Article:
The “Gordian knot” of the foreclosure crisis, as former Bank Rhode Island President and CEO Merrill W. Sherman described the glut of homeowners defaulting on underwater mortgages last year, appears to be loosening.
Eighteen months into her appointment as Rhode Island special master for foreclosure cases, Sherman said lenders are now more open to reducing mortgage balances than at any time since the recession.
As recently as March, Sherman had proposed binding loan-modification arbitration between lenders and borrowers to prod reluctant lenders to forgive principal in order to keep people in their homes.
While the lenders resisted arbitration, Sherman said they have begun to see the light on principal forgiveness, easing the foreclosure problem and speeding the resolution of lawsuits brought over improper foreclosure practices.
“More and more defendants are adopting more loan forgiveness,” Sherman said in a phone interview. “If you look at the primary issue that was preventing loan modifications being acceptable to [homeowners], it was the amount of overhang involved and how deeply underwater they were. I am generally pleased with the direction we are heading.”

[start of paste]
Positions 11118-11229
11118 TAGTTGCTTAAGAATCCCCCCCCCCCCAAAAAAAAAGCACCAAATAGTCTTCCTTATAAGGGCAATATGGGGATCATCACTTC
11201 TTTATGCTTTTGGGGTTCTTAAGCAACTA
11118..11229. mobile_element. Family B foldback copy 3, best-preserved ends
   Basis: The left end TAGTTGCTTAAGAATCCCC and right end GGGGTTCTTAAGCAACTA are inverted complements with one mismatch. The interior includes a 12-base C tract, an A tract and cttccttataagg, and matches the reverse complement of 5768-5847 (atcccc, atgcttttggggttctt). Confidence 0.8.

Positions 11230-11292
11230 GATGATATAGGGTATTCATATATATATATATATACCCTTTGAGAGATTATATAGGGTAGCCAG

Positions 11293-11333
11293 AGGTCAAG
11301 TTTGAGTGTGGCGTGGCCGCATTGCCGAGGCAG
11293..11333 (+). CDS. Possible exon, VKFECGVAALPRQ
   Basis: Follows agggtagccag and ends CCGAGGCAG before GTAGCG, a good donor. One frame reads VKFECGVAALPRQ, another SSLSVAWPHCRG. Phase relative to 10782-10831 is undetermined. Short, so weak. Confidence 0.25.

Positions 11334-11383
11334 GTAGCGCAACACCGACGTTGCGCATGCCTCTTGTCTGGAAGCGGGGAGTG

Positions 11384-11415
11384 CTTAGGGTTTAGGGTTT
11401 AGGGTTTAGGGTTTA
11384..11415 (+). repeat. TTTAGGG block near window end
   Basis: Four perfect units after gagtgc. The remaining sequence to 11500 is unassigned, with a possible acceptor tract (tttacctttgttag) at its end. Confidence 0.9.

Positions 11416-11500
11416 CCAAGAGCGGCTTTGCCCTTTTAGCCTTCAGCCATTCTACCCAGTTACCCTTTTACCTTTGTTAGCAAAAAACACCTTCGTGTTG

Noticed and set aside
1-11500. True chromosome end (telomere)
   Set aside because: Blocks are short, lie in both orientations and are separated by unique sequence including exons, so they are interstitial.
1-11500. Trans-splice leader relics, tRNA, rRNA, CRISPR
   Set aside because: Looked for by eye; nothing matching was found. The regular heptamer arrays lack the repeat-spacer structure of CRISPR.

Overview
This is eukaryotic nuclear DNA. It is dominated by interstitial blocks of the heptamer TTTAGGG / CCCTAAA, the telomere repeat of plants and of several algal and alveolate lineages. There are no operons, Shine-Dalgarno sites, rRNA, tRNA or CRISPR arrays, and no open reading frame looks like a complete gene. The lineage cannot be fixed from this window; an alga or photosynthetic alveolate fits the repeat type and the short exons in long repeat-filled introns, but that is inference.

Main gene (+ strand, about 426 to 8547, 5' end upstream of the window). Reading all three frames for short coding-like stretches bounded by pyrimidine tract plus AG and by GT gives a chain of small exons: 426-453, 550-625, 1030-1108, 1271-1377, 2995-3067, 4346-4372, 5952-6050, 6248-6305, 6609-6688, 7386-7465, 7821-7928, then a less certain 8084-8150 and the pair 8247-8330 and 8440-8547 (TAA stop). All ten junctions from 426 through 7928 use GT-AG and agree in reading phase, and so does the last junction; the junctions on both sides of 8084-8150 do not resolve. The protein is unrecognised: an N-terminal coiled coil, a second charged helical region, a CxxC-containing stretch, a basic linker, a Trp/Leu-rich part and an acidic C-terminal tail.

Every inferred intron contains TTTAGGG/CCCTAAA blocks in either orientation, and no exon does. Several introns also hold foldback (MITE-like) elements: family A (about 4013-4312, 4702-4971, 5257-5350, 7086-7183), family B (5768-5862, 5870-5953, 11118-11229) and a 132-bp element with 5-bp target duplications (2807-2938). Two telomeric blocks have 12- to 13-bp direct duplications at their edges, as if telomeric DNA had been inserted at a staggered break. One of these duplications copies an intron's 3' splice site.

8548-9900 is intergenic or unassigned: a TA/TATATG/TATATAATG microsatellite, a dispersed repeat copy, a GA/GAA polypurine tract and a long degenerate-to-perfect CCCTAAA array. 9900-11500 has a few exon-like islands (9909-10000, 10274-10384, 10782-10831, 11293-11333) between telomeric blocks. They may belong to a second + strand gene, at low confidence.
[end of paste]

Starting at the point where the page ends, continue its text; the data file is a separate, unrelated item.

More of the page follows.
Whether this progress will continue, however, is a major question since a federal appeals court ruled that the suspension of foreclosures Sherman is working under was established improperly.
Last week, Sherman said she didn’t know how the appeals court ruling would affect the mediation talks she’s holding between lenders and homeowners and she might not know until a hearing on the foreclosure injunction takes place.
Inundated with lawsuits against lenders for improper foreclosure, U.S. District Court Judge John J. McConnell Jr. in January 2012 froze all Rhode Island cases and named Sherman special master to negotiate settlements between the parties.
Bank Rhode Island,
Attorney General Peter F. Kilmartin,